Becoming the Beach Boys, Published, Reviews
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Becoming the Beach Boys, 1961-1963
By James B. Murphy
McFarland Publishing, 436p.
Published June 8, 2015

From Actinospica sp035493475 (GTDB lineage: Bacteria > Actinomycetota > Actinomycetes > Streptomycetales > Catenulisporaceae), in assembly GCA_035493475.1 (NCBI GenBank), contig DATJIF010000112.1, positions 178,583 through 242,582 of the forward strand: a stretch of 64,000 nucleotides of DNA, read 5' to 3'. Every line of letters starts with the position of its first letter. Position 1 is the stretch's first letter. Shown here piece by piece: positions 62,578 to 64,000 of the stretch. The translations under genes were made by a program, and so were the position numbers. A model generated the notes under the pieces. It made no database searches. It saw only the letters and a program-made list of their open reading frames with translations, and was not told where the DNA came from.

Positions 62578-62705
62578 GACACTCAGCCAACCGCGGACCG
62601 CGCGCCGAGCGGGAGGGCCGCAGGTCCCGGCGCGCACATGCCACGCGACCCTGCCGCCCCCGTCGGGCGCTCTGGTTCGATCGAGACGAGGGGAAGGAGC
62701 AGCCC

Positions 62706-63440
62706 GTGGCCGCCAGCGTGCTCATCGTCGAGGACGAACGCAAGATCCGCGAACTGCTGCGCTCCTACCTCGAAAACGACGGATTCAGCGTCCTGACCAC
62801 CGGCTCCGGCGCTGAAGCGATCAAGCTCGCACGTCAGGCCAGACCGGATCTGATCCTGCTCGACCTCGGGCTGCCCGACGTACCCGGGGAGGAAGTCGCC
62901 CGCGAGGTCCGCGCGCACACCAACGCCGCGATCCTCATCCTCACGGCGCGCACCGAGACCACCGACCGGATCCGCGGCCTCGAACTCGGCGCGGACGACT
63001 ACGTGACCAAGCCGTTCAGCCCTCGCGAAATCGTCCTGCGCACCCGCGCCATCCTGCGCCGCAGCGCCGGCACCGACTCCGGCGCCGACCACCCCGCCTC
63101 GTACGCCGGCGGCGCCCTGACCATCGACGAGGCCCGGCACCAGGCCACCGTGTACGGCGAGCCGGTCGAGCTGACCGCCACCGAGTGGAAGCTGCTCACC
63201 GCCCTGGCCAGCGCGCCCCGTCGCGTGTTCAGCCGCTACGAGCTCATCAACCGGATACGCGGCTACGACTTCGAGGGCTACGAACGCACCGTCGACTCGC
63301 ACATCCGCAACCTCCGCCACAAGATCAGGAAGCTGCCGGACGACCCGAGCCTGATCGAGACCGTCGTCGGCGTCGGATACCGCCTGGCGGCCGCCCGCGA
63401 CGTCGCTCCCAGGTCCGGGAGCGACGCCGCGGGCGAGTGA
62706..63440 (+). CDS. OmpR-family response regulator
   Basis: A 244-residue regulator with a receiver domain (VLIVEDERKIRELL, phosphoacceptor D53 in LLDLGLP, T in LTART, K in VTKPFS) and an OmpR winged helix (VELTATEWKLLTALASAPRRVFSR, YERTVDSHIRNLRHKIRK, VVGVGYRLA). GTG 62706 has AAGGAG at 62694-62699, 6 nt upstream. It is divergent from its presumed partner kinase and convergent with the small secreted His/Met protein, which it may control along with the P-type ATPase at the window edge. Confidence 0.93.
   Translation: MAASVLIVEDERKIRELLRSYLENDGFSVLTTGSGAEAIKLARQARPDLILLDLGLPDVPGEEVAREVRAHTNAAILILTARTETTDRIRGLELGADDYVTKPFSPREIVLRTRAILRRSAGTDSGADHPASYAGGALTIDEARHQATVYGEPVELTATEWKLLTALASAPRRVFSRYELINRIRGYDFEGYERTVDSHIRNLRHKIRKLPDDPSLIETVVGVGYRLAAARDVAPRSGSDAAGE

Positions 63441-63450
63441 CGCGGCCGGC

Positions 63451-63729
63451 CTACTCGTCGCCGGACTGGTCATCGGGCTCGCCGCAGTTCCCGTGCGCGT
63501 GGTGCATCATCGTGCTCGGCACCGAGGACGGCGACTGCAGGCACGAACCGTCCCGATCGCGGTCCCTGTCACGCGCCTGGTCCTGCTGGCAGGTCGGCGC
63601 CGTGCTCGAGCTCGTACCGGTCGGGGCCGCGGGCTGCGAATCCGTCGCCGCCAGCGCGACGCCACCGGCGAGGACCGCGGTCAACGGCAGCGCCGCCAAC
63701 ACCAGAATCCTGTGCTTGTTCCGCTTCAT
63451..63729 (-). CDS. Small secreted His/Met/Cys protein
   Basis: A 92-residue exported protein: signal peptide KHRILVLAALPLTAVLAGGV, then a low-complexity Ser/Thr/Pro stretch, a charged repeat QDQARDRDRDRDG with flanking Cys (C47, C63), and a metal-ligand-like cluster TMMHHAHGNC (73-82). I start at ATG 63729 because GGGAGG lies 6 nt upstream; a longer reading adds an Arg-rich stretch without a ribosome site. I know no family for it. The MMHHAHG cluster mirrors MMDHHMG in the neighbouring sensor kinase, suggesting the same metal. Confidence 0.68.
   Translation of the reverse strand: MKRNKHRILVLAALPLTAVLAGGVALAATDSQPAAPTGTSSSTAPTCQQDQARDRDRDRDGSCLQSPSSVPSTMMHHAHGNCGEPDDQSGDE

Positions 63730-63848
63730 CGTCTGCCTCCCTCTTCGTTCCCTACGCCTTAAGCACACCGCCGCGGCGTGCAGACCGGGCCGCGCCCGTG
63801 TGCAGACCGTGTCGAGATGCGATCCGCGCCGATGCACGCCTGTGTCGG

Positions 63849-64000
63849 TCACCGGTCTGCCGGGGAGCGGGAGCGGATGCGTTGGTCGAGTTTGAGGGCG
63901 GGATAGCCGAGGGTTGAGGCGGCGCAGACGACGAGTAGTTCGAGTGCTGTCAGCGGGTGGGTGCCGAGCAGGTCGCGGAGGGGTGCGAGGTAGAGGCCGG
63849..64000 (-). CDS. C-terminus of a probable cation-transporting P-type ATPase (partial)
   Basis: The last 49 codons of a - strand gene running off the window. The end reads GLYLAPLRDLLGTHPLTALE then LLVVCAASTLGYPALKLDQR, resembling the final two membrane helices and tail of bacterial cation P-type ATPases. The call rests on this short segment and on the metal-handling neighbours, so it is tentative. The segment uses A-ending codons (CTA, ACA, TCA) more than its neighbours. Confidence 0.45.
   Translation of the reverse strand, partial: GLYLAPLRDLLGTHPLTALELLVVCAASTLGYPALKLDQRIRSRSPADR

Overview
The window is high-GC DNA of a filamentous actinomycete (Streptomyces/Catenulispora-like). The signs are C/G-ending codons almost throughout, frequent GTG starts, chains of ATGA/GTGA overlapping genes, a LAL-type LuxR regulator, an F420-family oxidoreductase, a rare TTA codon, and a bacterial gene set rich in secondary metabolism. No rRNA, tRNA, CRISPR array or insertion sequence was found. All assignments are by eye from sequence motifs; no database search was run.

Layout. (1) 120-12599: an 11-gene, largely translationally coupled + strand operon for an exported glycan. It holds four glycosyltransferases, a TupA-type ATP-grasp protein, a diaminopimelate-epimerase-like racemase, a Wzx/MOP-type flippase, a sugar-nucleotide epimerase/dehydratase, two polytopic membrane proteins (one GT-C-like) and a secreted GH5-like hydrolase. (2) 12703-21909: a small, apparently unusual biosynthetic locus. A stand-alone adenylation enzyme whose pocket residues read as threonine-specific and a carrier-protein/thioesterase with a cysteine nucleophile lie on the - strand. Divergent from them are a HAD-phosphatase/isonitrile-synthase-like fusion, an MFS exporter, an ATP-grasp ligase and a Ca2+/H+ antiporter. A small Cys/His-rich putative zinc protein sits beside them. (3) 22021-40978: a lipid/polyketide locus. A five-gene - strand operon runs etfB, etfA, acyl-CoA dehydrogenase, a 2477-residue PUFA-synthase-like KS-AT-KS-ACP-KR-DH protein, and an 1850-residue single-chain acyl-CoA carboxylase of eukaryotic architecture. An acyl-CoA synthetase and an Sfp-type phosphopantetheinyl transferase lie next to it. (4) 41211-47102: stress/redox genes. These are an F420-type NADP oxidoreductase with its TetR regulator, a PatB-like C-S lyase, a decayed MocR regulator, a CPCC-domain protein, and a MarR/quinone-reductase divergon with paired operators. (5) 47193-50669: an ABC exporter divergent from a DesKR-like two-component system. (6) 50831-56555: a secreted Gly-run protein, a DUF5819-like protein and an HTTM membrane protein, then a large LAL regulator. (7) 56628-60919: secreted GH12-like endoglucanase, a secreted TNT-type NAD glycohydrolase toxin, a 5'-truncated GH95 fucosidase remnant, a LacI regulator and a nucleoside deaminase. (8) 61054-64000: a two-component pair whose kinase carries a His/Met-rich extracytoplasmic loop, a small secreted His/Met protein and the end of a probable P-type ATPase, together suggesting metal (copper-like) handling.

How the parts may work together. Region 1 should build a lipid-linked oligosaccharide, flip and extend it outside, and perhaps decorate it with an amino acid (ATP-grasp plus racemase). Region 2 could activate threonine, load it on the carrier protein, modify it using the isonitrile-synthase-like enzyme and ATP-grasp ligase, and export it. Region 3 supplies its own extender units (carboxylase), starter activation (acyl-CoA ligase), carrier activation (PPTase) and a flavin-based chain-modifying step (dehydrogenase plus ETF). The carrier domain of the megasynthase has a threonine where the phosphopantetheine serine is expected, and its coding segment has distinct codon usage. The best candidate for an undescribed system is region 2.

REVIEW:  Author James B. Murphy has done a brave, and difficult thing in writing what, is essentially a densely-packed microcosmic look at the formative forces that created “The Beach Boys”.  Echoing Timothy White’s similarly dense, but wider-ranging The Nearest Faraway Place, which traced The Beach Boys within the scope of California history and mythos, Becoming The Beach Boys 1961-1963 takes a much narrower view, examining social, economic, cultural and familial tidal forces which helped shape the band’s work ethic, musical approach, and ambition.  What’s truly impressive about this book is how much detail Dr. Murphy has included – everything from interviews and newly-discovered documents trace how an essentially untrained group of musicians, raw and undeveloped, wrote, played and sang their way from a local hit single on an independent label, into a nationally-recognized phenomenon, all within the space of just a few months.  He delves into recording label practices of the time, which allowed for young artists to be discovered, developed, and nurtured past what might only have been a flash-in-the-pan “one-hit wonder”.  But for all the swirling detail that’s packed into this four-hundred-plus book, the author impressively never loses sight of the human struggle at its core; all of the fears, hopes, and insecurities of the band are laid bare – along with their amazement of how everything broke their way.  This is an important book for Beach Boys fans; it chronicles the band’s quintessential reality of the American Dream, which in turn became part of the American story.  Personally, I would be very interested in seeing a sequel or two which looks at later milestones in the band’s career.  Absolutely essential.

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